Monday, June 30, 2008

Happy 4th!

The 4th of July is coming fast. I just love the way we celebrate our nation's independence--a fun-filled day spent with family and friends at picnics, barbecues, swimming holes, and concerts that culminates with a splendid display of illuminations.

If your family is looking for a good recipe for your celebration, maybe you'd like to try Virginia Pound Cake (topped with fresh Vermont strawberries, of course). You can find this recipe in Cooking Up History by Suzanne I. Barchers. Or maybe you'd like to start the morning off with Banana Berry Pancakes with real maple syrup. This is the Vermont entry in the United States Cookbook by Joan D'Amico. The Little House Cookbook by Barbara M. Walker includes instructions for an old-fashioned taffy pull. You can add some fun to the menu with items like Pretzel Butterflies, Potato Flip Flops, or Banana Dogs. Recipes for these and more can be found in The Secret Life of Food by Clare Crespo.

However you choose to celebrate the holiday, may it be happy and safe.

Monday, June 23, 2008

Springfield Library Infested ...

...with Reading Bugs!! You, too, can Catch the Reading Bug or experience a Metamorphosis.

All day, any day beginning today kids up to grade 5 can sign up for Catch the Reading Bug and those entering grades 6 and up can participate in Metamorphosis.

Catch the Reading Bug members will receive a reading journal, bookmark, stickers, Daily Buzz newsletter, and game sheet. Metamorphosis participants will receive a journal that doubles as a poster, bookmark, mood pencil or sticky notes, and a chance to win a n MP3 player.

So, sign up NOW!!

Monday, June 16, 2008

Celebrate Juneteenth!

It's official--Juneteenth is now a state holiday to be celebrated annually on the third Saturday of June. It commemorates the emancipation of African Americans from slavery. Vermont became the 29th state to recognize this significant holiday last Tuesday.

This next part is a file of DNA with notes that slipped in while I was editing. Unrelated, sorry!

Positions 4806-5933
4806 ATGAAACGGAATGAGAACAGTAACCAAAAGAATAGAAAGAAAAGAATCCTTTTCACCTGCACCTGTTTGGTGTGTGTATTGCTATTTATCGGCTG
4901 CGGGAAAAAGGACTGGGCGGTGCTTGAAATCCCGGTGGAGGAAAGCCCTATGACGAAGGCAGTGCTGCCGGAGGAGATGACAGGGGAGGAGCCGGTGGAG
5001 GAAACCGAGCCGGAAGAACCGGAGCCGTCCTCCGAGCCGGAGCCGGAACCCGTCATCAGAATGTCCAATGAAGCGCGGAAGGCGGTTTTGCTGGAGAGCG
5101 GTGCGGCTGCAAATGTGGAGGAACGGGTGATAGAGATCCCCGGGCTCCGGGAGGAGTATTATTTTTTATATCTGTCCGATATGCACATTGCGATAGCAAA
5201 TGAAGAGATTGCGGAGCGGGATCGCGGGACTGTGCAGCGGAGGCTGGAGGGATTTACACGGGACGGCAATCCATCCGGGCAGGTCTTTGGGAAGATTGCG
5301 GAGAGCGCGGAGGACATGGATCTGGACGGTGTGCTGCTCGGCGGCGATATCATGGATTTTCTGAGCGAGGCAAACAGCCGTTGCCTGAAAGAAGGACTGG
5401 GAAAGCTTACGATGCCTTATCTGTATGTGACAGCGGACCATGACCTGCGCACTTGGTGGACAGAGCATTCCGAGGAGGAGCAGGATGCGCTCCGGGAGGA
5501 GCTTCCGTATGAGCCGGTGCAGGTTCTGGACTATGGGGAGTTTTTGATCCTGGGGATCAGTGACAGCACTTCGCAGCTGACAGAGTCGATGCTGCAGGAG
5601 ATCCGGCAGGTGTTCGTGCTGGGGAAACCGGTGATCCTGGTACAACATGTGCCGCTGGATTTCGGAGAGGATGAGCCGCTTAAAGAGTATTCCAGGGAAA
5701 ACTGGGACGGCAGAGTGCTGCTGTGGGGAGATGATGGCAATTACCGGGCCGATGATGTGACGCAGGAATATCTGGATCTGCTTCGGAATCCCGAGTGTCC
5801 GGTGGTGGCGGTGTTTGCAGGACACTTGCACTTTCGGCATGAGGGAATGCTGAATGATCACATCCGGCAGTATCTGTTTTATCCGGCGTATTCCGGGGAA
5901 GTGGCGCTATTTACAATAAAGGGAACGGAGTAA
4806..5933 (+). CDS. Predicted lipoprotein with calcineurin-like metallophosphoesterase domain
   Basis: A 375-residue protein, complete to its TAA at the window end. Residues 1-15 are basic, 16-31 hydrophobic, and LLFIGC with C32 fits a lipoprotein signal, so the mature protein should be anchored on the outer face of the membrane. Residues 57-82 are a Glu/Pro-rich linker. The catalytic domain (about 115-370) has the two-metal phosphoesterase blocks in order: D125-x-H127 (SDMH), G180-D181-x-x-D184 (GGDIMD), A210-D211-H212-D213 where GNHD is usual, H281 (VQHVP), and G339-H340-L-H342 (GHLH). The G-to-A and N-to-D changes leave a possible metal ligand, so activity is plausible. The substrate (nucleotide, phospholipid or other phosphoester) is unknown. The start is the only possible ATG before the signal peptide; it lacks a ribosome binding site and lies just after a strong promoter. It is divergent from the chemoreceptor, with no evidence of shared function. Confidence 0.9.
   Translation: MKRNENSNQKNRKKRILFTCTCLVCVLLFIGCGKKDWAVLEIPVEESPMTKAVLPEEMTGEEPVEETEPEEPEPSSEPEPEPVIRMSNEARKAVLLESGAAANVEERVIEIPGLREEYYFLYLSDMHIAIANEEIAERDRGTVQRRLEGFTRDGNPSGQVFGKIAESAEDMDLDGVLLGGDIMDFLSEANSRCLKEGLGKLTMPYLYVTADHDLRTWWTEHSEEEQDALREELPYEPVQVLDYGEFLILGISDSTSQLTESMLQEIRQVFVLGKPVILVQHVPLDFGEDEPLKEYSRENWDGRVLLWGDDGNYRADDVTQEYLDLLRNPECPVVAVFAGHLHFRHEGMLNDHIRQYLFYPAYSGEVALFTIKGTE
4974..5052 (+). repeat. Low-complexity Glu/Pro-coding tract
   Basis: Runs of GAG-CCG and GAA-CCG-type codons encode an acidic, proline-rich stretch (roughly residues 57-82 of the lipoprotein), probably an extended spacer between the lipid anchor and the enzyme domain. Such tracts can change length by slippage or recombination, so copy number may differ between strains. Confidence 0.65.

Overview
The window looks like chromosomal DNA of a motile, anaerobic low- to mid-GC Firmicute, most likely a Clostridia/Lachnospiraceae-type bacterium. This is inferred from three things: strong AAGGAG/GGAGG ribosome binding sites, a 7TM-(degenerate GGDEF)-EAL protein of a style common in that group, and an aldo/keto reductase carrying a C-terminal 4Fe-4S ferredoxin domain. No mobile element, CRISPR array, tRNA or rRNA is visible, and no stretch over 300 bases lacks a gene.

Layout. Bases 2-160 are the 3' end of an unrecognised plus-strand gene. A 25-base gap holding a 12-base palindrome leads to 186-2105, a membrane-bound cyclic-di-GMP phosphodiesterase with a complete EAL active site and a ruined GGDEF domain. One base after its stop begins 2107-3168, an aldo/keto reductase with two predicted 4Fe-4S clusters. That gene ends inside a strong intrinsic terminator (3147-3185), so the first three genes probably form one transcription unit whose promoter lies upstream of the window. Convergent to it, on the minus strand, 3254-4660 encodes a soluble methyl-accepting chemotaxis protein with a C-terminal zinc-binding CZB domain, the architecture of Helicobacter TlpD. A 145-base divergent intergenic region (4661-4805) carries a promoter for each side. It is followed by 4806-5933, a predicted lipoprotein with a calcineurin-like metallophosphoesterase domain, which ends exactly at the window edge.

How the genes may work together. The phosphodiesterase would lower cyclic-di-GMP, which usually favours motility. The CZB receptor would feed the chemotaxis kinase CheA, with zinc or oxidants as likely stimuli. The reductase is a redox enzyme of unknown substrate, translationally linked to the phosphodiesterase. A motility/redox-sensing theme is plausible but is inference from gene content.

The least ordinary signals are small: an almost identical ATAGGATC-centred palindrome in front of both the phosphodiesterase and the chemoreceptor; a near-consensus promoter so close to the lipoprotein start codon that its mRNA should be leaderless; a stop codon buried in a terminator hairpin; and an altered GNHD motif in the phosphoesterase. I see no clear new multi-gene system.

The Emancipation proclamation became effective on January 1, 1863, though it had little effect on the lives of the slaves it was meant to free. In particular, Texas remained in control by Confederates, and its government refused to recognize the proclamation. On June 19, 1865, General Gordon Granger, accompanied by federal troops, entered Texas, took over, and enforced emancipation. Juneteenth, a combination of June and nineteenth, was first celebrated in Texas to mark this event a year later. Eventually, people of the southern states joined in on the annual commemoration. Now, much of the U.S. celebrates Juneteenth.

You can find out more about this holiday by reading the book Juneteenth: a Day to Celebrate Freedom From Slavery by Angela Leeper or by checking out these websites:
http://en.wikipedia.org/wiki/Juneteenth
http://www.tshaonline.org/handbook/online/articles/JJ/lkj1.html
http://www3.kumc.edu/diversity/ethnic_relig/juneteenth.html

Vermont's first official Juneteenth will be held this Saturday, June 21. Celebrate this event like they do in Texas--with a backyard barbecue and ice cream.

Thursday, June 12, 2008

Kindred Spirits: Celebrating 100 years of Anne